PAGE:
Our research is focussed on finding better therapies for people with multiple sclerosis (MS) by optimising current treatments and developing new drugs for various forms of the disease.
Multiple sclerosis affects over 3500 New Zealanders. The chronic autoimmune disease causes nerve degeneration via a process of demyelination – damage to the myelin sheath around the nerves – and results in a gradual loss of feeling, movement, vision and cognition.
MS is a complicated disease. Not only do the symptoms vary from one person to another, but the disease has three distinct forms: a relapsing-remitting form and two progressive forms. Although over 14 different drugs are now available to treat the relapsing-remitting form, there is only one treatment for people with one form of the progressive disease.
Professor Anne La Flamme, School of Biological Sciences at Victoria University of Wellington, leads our MS research.
Her work is investigating the underlying mechanisms of the disease and working to develop new drugs for progressive disease. A new mouse model of progressive disease is now established at the Institute and is proving to be a valuable tool in understanding demyelination.
Why progressive MS and what is it? Most people when diagnosed with MS have the relapsing-remitting form of the disease. In this stage, people will experience “episodes” or “attacks” such as localized numbness, muscle twitching, pain, or fatigue. These “attacks” will resolve or “remit” but may occur again in the future. How severe these attacks are, how long they last, and how often they occur varies from person to person. In contrast to this form of MS, people with progressive forms will experience a steady deterioration and accumulation of disability. It is this progressive disease that has proven extremely difficult to treat. Until just recently there were no FDA approved drugs, now there is one available, but it is effective only in a subset of people with progressive disease.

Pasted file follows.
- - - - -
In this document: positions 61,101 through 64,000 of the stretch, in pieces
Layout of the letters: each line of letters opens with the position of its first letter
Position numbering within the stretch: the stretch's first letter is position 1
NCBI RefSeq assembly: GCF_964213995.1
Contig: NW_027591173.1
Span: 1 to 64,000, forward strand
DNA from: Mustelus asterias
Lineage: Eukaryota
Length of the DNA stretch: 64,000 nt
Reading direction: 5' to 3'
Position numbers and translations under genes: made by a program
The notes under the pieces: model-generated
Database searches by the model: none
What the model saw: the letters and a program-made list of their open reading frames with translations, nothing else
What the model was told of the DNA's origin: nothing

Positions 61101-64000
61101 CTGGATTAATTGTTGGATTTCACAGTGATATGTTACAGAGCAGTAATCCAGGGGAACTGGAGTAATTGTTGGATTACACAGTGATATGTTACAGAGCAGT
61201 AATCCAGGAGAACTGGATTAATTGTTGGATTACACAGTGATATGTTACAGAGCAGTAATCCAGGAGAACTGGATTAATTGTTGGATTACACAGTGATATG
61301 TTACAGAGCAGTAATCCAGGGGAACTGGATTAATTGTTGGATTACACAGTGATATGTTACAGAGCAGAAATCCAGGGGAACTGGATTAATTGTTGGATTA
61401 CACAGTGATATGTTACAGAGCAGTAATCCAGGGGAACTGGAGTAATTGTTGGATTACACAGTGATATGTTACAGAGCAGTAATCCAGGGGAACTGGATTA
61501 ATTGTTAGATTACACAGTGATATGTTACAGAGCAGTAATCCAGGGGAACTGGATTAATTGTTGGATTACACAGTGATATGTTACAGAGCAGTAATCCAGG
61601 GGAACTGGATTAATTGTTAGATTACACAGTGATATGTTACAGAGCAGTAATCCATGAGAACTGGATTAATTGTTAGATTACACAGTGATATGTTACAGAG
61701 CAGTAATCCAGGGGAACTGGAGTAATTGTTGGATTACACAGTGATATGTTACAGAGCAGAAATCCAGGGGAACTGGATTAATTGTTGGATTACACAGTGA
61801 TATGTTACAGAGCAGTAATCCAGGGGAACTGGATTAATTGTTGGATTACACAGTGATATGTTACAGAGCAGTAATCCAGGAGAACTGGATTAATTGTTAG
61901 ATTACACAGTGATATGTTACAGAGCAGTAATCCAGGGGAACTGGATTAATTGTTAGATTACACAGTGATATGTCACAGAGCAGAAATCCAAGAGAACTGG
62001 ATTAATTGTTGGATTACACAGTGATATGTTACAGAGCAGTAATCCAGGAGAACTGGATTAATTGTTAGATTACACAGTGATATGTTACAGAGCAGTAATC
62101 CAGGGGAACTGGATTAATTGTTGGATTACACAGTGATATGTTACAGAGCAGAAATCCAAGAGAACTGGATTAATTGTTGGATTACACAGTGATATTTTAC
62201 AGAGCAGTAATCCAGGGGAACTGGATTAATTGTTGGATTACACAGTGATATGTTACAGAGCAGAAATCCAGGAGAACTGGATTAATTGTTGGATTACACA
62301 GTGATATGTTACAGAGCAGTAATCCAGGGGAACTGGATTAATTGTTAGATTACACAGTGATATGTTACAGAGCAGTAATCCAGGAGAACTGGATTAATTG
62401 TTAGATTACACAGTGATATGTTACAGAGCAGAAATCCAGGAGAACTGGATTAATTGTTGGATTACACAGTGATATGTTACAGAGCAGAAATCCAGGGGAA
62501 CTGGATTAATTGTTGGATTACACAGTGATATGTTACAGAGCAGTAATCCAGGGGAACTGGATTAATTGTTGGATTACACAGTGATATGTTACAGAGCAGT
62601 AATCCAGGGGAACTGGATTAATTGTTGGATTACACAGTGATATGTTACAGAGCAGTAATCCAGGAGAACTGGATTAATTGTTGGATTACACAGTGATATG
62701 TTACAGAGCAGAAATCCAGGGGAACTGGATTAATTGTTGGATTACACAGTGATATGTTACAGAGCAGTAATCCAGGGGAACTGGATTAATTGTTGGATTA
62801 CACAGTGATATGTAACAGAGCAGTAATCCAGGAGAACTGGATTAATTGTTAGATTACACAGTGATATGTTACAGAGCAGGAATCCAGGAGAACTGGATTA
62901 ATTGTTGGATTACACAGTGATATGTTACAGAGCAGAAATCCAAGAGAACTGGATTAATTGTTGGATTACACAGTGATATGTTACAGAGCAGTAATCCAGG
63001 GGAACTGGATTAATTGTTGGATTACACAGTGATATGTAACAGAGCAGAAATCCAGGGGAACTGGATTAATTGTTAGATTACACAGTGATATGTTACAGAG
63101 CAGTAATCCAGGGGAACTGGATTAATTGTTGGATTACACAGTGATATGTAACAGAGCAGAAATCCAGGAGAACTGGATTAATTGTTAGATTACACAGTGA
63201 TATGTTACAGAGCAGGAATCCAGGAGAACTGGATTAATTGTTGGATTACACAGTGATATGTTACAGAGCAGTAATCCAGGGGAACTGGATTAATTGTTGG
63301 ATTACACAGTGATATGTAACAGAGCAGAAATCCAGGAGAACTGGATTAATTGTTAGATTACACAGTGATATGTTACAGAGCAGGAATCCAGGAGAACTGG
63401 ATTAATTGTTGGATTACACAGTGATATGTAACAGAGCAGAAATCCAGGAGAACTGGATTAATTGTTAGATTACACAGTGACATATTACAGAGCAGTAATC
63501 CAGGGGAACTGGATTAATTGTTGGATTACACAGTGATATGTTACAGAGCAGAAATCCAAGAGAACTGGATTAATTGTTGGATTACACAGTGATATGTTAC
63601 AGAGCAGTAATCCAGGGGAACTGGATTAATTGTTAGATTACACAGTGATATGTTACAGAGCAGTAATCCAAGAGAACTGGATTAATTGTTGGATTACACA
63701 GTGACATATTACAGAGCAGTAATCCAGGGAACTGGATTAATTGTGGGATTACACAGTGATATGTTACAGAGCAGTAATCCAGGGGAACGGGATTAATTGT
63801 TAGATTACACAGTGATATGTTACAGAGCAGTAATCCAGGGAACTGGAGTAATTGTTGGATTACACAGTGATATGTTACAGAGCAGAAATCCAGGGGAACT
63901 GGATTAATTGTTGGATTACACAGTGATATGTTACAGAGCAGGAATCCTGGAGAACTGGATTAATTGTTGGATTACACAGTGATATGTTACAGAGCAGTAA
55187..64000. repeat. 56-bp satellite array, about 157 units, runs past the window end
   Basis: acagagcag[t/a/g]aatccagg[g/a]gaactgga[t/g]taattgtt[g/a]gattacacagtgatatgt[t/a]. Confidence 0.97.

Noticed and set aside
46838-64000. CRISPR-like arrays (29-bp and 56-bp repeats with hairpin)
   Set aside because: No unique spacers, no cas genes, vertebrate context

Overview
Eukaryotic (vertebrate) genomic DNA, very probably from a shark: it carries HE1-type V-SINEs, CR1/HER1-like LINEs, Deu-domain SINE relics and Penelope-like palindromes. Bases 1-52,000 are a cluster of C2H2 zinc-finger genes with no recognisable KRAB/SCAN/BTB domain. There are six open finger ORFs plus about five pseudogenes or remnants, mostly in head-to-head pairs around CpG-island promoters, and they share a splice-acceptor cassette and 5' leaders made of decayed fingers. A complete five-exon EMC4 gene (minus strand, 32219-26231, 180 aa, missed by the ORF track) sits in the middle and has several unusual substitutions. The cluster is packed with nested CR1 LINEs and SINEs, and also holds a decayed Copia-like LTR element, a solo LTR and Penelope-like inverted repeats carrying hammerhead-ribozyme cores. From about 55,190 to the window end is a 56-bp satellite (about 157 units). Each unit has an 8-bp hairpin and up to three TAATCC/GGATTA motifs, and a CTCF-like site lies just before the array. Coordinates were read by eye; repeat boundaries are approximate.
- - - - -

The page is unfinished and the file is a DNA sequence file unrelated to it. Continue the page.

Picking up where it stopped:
In work with Innate Immunotherapeutics developing a new immune-based therapy for secondary progressive MS (MIS416), Anne and her team are investigating the major biological pathways that are critical for the drug to work. They are also looking for biomarkers that may link a beneficial response in a patient to a change in their immune system.
By tracking these changes, valuable information about which therapies would benefit particular groups of patients can be gained. MIS416 has just completed a Phase 2B clinical trial in Australia and New Zealand and we are eagerly awaiting results in late 2017.
We would like to acknowledge and thank The Great New Zealand Trek Charitable Trust and Trekking Events for their continued support of our MS research. Being part of the Trek is always a special experience for Anne La Flamme, who traveled with her daughter through Central Otago with the group in 2017.
“I like to walk along with people so I can answer their questions about the research we’re doing, one on one. The Trek has supported our MS research directly since 2009 and maintains a real interest in what we do. We are so grateful to everyone involved. Their support has made a very significant contribution to our research programme over the years and enabled us to do things we couldn’t have dreamed of doing otherwise.”
Since the trek began at Cape Reinga, we have been honoured to receive more than $250,000 from their fundraising efforts.